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MTS's Russian Resolution

Iain Morris
2/3/2015
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Military conflict, economic turmoil, a domestic currency crisis and even concern it could be locked out of a major spectrum auction in Ukraine. For Moscow-based MTS, the challenges have come thick and fast in recent months, but the operator -- which counts itself as the biggest in Russia's vast mobile market -- has been facing up to them with stereotypically Slavic sangfroid. "We actually saw an uplift in revenues in Russia in the third [July-to-September] quarter and we're feeling optimistic about the final one," says Vasyl Latsanych, MTS Group's chief marketing officer, in a cool appraisal of its recent performance.

MTS at a Glance in Q3 2014
Source: MTS
Source: MTS

Notwithstanding the current geopolitical turbulence, these are undoubtedly transitional times for Mobile TeleSystems OJSC (MTS) (NYSE: MBT). Still known mainly as a mobile operator, with networks in several Eastern European and Central Asian countries, MTS has also built a strong position in Russia's fixed broadband and pay-TV markets, launching a new satellite service -- in partnership with parent company Sistema JSFC (London: SSA) -- as recently as December. By combining these assets with its mobile capabilities, MTS believes it can provide something that mobile rivals VimpelCom Ltd. (NYSE: VIP) and MegaFon cannot.

Such differentiation has become increasingly important to MTS as all three big mobile operators pursue largely identical strategies of upselling smartphones and mobile Internet services to their customers. In February 2014, "differentiation" became one of the "Ds" that made up the operator's new "3D" strategy, the others being the much longer-running concerns of "data" (meaning mobile Internet services) and "dividends". The grand plan was to increase revenues by 3–5% in 2014, and sustain that rate of growth until 2016, while continuing to deliver solid returns to shareholders.

Russian Mobile Customers (Millions)
Source: companies
Source: companies

But the timing was inauspicious. Just a few weeks later, Russian troops had poured into the separatist Ukrainian region of Crimea, prompting the European Union and US government to impose sanctions on Russia. A subsequent collapse in the price of oil, the value of which has fallen from about $110 to less than $50 a barrel during the past seven months, is now wreaking further havoc in the oil-driven Russian economy. For a company spending more than a fifth of what it generates in sales on the rollout of high-speed fixed and mobile networks, this could have been dynamite.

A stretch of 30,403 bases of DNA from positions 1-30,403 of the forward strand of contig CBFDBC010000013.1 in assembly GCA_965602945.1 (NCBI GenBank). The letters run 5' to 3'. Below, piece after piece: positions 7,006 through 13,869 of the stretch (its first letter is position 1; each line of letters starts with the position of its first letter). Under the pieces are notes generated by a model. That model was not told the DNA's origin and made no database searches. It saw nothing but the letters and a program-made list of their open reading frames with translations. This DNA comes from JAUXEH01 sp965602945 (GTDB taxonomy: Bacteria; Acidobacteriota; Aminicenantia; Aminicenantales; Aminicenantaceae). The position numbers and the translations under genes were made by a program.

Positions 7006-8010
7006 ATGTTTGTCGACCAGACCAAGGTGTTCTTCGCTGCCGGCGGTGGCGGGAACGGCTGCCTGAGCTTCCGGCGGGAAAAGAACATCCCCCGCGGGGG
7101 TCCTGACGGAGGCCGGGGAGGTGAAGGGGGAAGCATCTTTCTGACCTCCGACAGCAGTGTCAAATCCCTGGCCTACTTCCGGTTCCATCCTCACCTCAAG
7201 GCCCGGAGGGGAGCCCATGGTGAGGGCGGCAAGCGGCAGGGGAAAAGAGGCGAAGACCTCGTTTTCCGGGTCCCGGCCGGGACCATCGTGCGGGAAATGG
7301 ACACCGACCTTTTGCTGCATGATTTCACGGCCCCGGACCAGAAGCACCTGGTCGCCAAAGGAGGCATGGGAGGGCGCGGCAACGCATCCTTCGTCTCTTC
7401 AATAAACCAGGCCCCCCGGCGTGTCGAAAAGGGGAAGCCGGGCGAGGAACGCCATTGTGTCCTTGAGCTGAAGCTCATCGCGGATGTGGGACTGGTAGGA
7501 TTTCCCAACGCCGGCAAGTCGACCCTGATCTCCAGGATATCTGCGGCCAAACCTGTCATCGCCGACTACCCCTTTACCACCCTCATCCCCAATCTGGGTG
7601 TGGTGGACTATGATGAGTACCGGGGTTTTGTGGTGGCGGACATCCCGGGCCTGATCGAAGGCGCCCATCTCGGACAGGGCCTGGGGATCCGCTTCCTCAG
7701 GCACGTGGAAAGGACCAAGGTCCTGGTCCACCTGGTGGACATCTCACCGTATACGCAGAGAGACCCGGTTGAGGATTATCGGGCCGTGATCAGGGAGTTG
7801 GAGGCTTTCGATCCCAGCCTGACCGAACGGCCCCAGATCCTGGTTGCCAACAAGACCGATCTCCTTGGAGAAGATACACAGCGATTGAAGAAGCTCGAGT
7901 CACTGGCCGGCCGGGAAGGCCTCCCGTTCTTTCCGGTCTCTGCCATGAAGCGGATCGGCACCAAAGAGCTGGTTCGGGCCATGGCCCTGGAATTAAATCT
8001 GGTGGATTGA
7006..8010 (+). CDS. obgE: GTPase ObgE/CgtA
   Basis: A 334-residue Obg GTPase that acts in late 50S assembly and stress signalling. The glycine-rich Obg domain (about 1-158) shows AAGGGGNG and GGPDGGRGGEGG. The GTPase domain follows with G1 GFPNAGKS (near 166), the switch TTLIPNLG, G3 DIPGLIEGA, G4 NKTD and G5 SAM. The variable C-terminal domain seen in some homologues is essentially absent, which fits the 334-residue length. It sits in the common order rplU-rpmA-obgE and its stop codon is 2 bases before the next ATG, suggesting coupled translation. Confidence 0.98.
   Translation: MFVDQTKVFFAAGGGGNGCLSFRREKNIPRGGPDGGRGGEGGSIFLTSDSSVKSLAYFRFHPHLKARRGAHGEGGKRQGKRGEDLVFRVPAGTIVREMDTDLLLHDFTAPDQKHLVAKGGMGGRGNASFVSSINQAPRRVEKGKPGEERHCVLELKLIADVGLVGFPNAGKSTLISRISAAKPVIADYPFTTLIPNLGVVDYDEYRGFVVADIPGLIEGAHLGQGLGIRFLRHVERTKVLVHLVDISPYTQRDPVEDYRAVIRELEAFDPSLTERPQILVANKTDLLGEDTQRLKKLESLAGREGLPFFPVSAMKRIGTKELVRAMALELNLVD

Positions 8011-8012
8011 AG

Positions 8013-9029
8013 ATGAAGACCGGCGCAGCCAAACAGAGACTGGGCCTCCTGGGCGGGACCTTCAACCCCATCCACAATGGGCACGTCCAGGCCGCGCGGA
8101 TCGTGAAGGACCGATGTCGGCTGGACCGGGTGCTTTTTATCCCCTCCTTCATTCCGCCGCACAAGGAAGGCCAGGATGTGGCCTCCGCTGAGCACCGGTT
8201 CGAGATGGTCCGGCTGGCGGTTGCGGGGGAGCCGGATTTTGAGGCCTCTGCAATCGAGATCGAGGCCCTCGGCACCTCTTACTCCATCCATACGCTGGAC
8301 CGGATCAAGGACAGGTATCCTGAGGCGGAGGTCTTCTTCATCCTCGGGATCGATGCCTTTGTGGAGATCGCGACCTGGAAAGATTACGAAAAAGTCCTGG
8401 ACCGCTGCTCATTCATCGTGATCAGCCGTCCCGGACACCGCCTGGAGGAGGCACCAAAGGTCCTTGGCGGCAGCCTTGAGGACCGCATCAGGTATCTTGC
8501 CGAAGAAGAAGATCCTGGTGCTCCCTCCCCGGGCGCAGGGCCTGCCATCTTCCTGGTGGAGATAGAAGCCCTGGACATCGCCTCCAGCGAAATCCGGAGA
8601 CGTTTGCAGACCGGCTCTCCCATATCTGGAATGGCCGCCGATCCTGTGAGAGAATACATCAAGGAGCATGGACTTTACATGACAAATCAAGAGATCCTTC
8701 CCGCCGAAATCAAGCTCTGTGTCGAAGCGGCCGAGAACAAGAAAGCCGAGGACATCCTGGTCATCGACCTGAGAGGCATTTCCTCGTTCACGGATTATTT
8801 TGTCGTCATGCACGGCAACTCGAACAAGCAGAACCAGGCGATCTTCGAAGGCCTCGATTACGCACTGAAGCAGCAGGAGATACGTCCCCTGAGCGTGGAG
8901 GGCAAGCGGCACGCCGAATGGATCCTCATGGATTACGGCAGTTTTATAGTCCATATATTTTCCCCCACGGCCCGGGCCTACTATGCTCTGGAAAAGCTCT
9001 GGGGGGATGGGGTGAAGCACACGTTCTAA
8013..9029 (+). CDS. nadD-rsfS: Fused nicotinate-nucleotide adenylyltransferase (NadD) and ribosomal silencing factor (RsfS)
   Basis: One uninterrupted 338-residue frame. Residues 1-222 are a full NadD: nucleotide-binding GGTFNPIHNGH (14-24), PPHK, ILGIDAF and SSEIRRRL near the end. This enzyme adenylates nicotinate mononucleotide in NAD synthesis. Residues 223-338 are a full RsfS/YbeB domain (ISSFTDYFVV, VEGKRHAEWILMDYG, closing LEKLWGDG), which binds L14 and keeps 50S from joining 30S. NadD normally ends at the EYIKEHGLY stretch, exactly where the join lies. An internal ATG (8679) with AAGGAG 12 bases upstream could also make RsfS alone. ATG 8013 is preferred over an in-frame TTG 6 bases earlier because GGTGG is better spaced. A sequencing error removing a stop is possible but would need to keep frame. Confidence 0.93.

"We were lucky enough to have made the bulk of equipment orders and payments when the currency situation was not that dramatic," says Latsanych in explaining why investments were not derailed. "At the moment we are not facing a significant revision of our plans."

Vasyl Latsanych, chief marketing officer of MTS
Vasyl Latsanych, chief marketing officer of MTS

So far, MTS has also been lucky that consumer spending has held up so well in Russia and Ukraine, which together accounted for almost all (99%) of its revenues in 2013. Having lowered the full-year revenue growth target to just 1% in August, MTS raised it to 2% in November -- below the original goal of 3–5% but an increase nonetheless -- after witnessing year-on-year revenue growth of 8.4% in Russia and 7% in Ukraine (in local currency terms) during the third quarter. (See Eurobites: Ukraine Crisis Hits MTS Hard.)

Next page: Upheaval in Ukraine

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iainmorris
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iainmorris,
User Rank: Blogger
2/3/2015 | 10:22:09 AM
Resisting Apple
MTS appears to be one of the few operators around the world that is still resisting the advance of Apple, which recently claimed to have deals with telcos accounting for about 72% of mobile subscribers internationally, I believe. So far that strategy does not seem to have been damaging - it is still bigger than VimpelCom and MegaFon in the mobile market - but it will be interesting to see how things develop. Given that Russia's operators don't subsidize devices, the addressable market for iPhones seems likely to be fairly small with the economy under such pressure.
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